When English Pleasure Gardens was first published a century ago, it was instantly acclaimed as a resource for gardeners, tourists, and history lovers alike. This new edition will introduce a new generation to the pageantry of Britain’s garden heritage and to the redoubtable Rose S. Nichols, who hailed from Boston’s Beacon Hill, was among our earliest professional garden designers, and was nationally recognized for her expertise with native plants and residential garden design. Her designs derived from English formal gardens, but her planting style was American in spirit. Her gardens have disappeared, but her legacy survives in her writings. Like its sequels, Italian Pleasure Gardens and Spanish and Portuguese Gardens, her first book was written to fill a need; in 1902 there were few garden guidebooks and Nichols, a consummate traveler, relied on friends’ recommendations to determine what was worth her time, and then spent decades visiting and describing the little known and inaccessible gardens of Europe.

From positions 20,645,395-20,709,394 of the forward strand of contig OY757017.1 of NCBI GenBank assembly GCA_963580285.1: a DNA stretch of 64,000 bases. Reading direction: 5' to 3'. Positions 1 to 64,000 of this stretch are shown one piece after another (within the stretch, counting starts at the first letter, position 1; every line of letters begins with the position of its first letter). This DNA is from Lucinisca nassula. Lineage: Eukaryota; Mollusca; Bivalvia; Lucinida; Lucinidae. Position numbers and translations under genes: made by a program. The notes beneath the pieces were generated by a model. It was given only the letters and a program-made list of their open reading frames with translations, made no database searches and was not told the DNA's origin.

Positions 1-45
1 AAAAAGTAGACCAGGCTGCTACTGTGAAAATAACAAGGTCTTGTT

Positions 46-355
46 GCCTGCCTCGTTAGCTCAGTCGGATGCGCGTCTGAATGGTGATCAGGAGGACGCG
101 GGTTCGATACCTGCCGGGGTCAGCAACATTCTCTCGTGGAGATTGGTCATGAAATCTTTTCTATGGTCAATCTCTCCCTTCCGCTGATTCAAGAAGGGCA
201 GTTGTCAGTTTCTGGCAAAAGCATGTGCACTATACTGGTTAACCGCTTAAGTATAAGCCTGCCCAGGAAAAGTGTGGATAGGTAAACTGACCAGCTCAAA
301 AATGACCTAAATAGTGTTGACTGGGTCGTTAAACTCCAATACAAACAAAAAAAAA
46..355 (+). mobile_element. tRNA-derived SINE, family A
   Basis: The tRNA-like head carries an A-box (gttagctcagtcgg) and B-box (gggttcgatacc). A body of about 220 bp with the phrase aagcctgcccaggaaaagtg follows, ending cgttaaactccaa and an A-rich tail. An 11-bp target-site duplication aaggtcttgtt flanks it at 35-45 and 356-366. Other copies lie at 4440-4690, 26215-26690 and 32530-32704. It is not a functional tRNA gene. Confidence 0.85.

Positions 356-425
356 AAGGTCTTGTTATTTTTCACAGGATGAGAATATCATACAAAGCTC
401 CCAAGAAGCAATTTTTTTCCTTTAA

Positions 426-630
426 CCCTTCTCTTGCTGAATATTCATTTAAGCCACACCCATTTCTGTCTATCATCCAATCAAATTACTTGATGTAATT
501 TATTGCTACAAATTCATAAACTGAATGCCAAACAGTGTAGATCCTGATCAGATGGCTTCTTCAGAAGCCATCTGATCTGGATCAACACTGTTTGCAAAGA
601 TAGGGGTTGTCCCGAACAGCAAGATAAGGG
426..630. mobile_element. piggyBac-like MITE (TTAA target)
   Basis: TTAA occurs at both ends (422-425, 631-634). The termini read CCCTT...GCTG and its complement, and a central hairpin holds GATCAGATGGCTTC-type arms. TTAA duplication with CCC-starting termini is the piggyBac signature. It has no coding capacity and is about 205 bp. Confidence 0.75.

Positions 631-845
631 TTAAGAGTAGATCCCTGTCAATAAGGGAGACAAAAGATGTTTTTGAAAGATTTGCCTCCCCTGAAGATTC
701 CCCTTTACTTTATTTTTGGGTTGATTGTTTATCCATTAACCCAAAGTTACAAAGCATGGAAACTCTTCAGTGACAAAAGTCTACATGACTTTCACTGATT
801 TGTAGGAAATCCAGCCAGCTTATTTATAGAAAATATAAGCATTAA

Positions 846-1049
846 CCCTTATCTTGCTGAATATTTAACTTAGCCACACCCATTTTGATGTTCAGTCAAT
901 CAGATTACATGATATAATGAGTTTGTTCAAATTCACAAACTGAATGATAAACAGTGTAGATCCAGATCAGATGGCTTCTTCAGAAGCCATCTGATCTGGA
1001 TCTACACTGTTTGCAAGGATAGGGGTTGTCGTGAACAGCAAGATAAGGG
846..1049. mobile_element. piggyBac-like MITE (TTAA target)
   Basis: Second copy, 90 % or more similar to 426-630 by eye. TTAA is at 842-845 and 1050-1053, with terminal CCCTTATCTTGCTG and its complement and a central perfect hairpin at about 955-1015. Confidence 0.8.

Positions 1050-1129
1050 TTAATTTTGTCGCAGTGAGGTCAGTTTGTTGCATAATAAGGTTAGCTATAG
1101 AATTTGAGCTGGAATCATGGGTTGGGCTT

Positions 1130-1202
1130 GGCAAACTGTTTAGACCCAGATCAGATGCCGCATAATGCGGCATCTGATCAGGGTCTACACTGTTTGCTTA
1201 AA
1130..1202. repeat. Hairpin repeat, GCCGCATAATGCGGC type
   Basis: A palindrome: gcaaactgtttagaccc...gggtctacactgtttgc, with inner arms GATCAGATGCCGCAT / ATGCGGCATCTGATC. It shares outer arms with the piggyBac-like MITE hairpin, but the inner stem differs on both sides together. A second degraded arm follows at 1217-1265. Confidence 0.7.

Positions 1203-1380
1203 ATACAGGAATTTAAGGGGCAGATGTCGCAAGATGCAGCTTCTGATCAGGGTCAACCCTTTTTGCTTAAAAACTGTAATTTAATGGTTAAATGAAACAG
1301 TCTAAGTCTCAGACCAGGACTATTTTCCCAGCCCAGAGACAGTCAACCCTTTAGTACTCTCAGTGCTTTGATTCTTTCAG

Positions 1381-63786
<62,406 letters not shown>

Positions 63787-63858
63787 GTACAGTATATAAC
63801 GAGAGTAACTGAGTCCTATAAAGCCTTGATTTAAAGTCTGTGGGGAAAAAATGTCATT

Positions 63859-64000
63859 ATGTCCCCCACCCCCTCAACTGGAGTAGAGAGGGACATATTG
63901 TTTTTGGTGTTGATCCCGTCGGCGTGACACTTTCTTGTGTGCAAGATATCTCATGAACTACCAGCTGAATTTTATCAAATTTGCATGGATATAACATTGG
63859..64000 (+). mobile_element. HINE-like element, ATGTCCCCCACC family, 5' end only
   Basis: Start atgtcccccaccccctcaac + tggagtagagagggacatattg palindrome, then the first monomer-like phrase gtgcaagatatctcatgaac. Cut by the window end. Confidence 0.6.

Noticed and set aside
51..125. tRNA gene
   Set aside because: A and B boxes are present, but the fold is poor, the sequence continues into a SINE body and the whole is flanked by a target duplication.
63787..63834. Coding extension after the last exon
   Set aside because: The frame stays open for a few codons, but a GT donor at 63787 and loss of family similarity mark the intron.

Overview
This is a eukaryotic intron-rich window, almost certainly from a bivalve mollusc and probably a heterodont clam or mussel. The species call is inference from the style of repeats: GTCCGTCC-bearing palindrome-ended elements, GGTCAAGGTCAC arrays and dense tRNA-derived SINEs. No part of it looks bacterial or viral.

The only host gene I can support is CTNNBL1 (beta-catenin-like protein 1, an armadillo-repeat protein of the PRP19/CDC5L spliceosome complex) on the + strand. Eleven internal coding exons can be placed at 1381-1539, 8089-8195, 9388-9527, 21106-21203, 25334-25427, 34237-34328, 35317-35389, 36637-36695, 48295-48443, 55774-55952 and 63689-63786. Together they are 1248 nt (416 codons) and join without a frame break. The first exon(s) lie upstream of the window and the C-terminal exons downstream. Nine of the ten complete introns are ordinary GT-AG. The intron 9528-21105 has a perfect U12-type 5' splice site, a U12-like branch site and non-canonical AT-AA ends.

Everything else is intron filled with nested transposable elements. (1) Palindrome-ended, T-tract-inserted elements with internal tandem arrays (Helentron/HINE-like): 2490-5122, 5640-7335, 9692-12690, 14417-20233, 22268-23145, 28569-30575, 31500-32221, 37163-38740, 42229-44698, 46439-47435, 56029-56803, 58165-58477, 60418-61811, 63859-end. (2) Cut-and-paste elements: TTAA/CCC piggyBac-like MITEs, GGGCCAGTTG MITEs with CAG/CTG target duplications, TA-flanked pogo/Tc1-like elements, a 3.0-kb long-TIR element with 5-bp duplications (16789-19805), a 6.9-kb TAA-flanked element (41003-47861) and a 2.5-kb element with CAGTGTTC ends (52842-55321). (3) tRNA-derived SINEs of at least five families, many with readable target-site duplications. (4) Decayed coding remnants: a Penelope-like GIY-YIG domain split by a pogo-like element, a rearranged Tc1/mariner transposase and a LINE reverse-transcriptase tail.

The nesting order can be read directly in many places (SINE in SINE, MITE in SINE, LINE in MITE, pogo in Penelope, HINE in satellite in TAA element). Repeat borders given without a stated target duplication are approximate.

Nichols brings to her subject a deep knowledge of garden history and an incisive critical eye that still resonates today. Beautifully illustrated with her own line drawings and photographs taken during her travels, this survey presents the history of British gardens with a grace and erudition no other book has ever achieved, covering England’s monastic gardens, the formal Tudor garden, Elizabethan flower gardens, as well as the influence of French, Dutch, and Italian traditions. Dedicated to her uncle, the American Renaissance sculptor Augustus Saint-Gaudens, English Pleasure Gardens is as compelling reading today as it was one hundred years ago.